Do you have a style of your own when it comes to photography?
The best photographers in the world are defined by their styles!
You can look at an image by Helmut Newton or Annie Leibovitz and instantly recognize what you’re seeing. Their work has a distinctive style of their own.
A big part(may be the most important one) of a photographer’s success lies in finding his or her own style. Some find it very early in their career. But for most, it does not come that easily.
When people first plunge into photography, they feel inclined to try a little of everything. This is a great way to start!
A lot of people buy cameras for a specific purpose. Either they want to shoot cars because they work at an auction house, or they want to better cover their travels to add content to their blog.
While this is all well and good, it creates a possibility of being in a creative rut. If you really want to find your style, you must branch out and experiment.
Let’s look at a few images and talk about the key differences and what differentiates them.
The differences are subtle between the two images.
These 2 photographs were shot with the same camera, lens, and light, and they were even shot within an hour of each other. The light was a strobe through a zoom reflector for a very hard light source and the positioning of the light for both the photos was the same.
The black and white image was shot using the modeling light instead of the flash. This required a slightly higher ISO of 1600. Some grain has been added in post processing to give a more raw aesthetic. A steep curve and some added contrast have been given in Capture One in order to make the light seem even harsher.
The other image was shot with the actual flash and at around 100 ISO. The image received some dodging and burning, but not much else.
Here is another image from that shoot:
This image is vastly different from the previous two shots.
The biggest change in this portrait is the light source.
It is still a one light portrait, but the light has been modified with a 48” octabox fired through an 8’x8’ scrim to add even more diffusion.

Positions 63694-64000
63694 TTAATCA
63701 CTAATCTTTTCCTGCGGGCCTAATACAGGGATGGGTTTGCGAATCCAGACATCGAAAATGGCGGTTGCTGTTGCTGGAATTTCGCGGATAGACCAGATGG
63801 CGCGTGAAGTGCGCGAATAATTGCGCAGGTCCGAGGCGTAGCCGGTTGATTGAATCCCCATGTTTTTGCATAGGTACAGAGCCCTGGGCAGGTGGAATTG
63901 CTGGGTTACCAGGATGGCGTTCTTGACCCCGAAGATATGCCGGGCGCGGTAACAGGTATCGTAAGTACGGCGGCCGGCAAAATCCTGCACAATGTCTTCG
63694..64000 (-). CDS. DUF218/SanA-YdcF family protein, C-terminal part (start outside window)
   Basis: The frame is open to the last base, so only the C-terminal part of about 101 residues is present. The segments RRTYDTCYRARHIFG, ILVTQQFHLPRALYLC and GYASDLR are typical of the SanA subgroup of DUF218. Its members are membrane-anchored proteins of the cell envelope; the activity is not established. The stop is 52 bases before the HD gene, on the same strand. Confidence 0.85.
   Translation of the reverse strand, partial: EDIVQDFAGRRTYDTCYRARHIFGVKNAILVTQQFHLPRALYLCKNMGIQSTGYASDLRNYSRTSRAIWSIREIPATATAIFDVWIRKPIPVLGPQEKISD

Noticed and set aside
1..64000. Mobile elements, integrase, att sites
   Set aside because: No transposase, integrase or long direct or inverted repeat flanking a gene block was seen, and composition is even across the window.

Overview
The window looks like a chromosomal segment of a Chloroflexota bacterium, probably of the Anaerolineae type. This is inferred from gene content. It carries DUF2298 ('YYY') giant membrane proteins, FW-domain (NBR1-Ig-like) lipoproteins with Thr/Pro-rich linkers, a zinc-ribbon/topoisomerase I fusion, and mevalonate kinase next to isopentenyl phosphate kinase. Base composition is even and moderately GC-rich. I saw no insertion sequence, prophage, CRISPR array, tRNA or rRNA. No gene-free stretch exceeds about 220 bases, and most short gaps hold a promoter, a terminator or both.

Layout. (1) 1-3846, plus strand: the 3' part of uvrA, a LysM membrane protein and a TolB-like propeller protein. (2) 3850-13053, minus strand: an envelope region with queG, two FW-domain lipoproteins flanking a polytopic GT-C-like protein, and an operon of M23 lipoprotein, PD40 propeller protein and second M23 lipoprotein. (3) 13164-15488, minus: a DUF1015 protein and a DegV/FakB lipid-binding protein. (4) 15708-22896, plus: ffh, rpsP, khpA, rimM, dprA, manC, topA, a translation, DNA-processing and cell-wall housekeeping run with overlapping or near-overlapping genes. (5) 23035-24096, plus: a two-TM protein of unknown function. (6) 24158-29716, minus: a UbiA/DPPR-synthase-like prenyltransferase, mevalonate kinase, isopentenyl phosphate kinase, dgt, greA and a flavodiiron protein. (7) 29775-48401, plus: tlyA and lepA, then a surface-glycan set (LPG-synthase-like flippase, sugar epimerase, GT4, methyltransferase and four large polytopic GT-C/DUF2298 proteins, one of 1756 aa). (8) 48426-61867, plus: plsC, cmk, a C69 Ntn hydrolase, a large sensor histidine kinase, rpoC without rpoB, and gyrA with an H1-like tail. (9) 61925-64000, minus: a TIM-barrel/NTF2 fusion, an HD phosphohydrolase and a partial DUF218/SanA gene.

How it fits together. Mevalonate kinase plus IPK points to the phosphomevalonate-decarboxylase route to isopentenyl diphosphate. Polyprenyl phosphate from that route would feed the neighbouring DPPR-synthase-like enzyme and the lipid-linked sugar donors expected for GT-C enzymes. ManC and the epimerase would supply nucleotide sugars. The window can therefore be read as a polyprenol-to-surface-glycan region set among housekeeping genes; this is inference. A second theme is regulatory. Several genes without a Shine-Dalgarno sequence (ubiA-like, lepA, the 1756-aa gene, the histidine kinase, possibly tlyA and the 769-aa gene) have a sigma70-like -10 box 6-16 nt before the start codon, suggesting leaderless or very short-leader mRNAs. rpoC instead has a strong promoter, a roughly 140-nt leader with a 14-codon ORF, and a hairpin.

However, the light’s position is about the same as the first two shots. There is also a v-flat to the left of the model adding negative fill.
The angle of the camera to the model is now straight on, which adds less depth to the image. It looks far more like a traditional portrait than the other two, which have a style more commonly seen in fashion work.
These three images are pretty different, and I wouldn’t expect a working professional to pull off all three in a paid shoot.
Of course, a photographer is going to get hired because of their style and creating three distinct looks in one session is often unnecessary and difficult.
The point is, switching things up can be easy. It never hurts to try new things. Gear won’t make much (if any) difference.
Being creative and having the technical knowledge to pull off your vision is what will make or break you as a photographer. Practice does not make perfect, it makes permanent.
Find some images online that you’re fond of and try to replicate them. I don’t condone ‘copying’ other artist’s work, but being inspired by someone and trying to create a similar look will only help you grow.
Learning portraiture, I was really inspired by photographers like Annie Leibovitz and Helmut Newton. The work that I produced was nothing like theirs, of course.
That, however, is what inspiration is all about. Get ideas and apply that inspiration and creative thinking to your own work. The more you shoot and critique your work, the better you will be at it.
How did you like this post? Do comment and give your reviews!
Also, check out When Your Client Likes None Of Your Images! 😑